It’s an award meant to make the ‘‘on-boarding process’’ for Black prospective authors – traditionally under-represented in the sciences and in science fiction – a bit easier. Sometimes the biggest hurdle to breaking in is just a matter of access; there simply isn’t someone available to lay out clear steps for folks ...Read MoreRead more
Timothy Aaron Pratt was born December 12, 1976. He traveled with his mother as a child, living in Missouri, Texas, Louisiana, and West Virginia before settling back in Goldsboro. Pratt went to Appalachian State University in Boone NC, graduating with a BA in English in 1999, and attended the Clarion Writers Workshop that summer. He worked as an advertising copywriter briefly before moving to Santa Cruz CA in 2000. In ...Read MoreRead more
Since February 24, 2022, Ukraine has been under invasion by Russian regular forces. The Russians have destroyed houses, schools, hospitals, and infrastructure facilities, and they are targeting and killing civilians. But I say they will not be able to win – because Ukrainians are resisting and will continue to resist as long as they can. This is the 21st century – another century, another Nazism. We are calling it ‘‘Russaism’’ ...Read MoreRead more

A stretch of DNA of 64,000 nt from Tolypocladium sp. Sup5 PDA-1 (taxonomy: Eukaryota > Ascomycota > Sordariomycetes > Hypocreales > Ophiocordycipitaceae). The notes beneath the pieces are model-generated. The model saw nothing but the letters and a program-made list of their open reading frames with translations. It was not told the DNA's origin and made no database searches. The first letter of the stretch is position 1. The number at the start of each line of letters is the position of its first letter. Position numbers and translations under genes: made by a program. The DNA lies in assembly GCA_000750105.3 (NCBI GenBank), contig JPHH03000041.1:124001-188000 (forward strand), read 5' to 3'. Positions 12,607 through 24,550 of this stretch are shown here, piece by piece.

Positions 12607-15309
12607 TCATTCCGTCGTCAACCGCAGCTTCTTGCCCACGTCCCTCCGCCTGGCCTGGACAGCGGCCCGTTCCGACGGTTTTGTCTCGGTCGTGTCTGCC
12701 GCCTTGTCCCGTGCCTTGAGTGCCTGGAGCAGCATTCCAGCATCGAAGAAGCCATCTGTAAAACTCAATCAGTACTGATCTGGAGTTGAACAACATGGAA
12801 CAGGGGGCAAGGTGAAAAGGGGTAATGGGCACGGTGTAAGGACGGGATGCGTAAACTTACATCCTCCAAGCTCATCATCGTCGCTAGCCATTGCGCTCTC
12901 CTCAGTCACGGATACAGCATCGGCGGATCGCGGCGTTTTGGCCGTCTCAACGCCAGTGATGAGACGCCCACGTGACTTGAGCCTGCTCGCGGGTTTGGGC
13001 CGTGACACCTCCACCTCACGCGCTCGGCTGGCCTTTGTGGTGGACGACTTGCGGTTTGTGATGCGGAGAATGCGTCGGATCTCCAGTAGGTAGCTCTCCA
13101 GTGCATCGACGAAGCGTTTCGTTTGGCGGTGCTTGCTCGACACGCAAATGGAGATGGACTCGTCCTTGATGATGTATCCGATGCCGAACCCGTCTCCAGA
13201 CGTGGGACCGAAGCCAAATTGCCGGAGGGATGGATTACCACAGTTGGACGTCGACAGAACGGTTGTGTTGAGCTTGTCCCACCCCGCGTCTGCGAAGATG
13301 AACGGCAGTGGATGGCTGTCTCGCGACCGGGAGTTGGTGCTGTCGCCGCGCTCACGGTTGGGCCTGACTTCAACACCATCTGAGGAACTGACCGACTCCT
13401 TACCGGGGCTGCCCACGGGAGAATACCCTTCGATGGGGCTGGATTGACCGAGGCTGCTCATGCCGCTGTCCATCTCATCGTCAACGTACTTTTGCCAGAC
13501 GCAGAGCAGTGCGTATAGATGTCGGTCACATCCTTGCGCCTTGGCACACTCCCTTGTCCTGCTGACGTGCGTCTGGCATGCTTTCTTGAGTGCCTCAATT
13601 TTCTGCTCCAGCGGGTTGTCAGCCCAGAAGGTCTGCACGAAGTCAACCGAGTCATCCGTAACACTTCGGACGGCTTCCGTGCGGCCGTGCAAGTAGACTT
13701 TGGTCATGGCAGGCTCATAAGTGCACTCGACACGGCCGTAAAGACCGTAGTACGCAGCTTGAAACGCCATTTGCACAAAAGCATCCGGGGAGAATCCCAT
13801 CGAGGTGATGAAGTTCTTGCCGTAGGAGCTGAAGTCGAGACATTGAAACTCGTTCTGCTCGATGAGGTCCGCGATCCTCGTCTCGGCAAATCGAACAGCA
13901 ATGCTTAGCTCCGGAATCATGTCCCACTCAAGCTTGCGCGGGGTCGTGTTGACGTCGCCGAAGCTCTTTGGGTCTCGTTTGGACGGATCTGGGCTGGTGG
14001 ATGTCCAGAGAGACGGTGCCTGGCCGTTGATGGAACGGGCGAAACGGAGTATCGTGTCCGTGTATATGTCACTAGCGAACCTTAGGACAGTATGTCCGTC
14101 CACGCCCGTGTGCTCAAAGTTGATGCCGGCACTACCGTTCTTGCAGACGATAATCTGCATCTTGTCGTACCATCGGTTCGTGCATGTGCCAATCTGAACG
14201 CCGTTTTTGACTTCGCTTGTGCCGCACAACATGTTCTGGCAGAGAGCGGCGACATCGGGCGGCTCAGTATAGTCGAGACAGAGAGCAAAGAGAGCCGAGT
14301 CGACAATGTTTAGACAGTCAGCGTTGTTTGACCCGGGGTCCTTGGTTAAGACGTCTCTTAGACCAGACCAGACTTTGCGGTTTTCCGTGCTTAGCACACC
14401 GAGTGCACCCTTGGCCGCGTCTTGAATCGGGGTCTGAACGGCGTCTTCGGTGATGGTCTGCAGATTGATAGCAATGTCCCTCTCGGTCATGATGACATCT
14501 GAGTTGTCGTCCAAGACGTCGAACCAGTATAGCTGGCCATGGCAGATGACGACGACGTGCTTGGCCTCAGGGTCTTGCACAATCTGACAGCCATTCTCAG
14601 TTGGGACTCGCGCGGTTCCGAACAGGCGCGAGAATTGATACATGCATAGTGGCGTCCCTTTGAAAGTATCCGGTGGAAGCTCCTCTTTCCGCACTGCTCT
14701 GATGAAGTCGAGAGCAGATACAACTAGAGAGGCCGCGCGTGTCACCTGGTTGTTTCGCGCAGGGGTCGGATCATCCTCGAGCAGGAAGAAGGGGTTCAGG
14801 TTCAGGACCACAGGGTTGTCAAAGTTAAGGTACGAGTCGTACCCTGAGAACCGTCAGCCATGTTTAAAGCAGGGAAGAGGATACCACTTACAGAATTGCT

TERRY LEE is a science fiction artist and former font designer for the Hallmark Co. in the region of Kansas City, Kansas. He is known for numerous covers and interior art pieces for science fiction novels and magazines, beginning in the late ’70s through the mid ’90s. He won the Chesley Award in 1988. Interview conducted by author Eric J. Hildeman.
Eric J. Hildeman: When did you first decide to ...Read MoreRead more
The Bone Orchard is a lush, Gothic-tinged fantasy. Tell us a bit about the book: the world where it takes place, and the characters who inhabit that world.
Charm’s world is ruled by an empire stretched to the brink of collapse, held together by brute force and a single person; and he dies. Boren is trying to hold itself together against the countries it had previously beaten into submission. Its ...Read MoreRead more
Maurice Gerald Broaddus was born April 30, 1970 in London, England, but moved to Indiana at age six. He grew up in Indianapolis, where he still resides with his wife and two sons and works as a middle-school teacher.
Broaddus began publishing genre work with “Since We Can Die but Once” (2006). Though he mostly wrote horror to start, he has since expanded into urban fantasy, alternate history, and science ...Read MoreRead more
Year Two in the Time of COVID: We saw surprising resilience this year on the magazine front. There are a number of mags for whom we expanded entries and several new additions, although there were still a few that dropped out of print and at least one false start. We asked publishers which Hugo Award category they qualify for or used the data from <semiprozine.org> or our best determination; the ...Read MoreRead more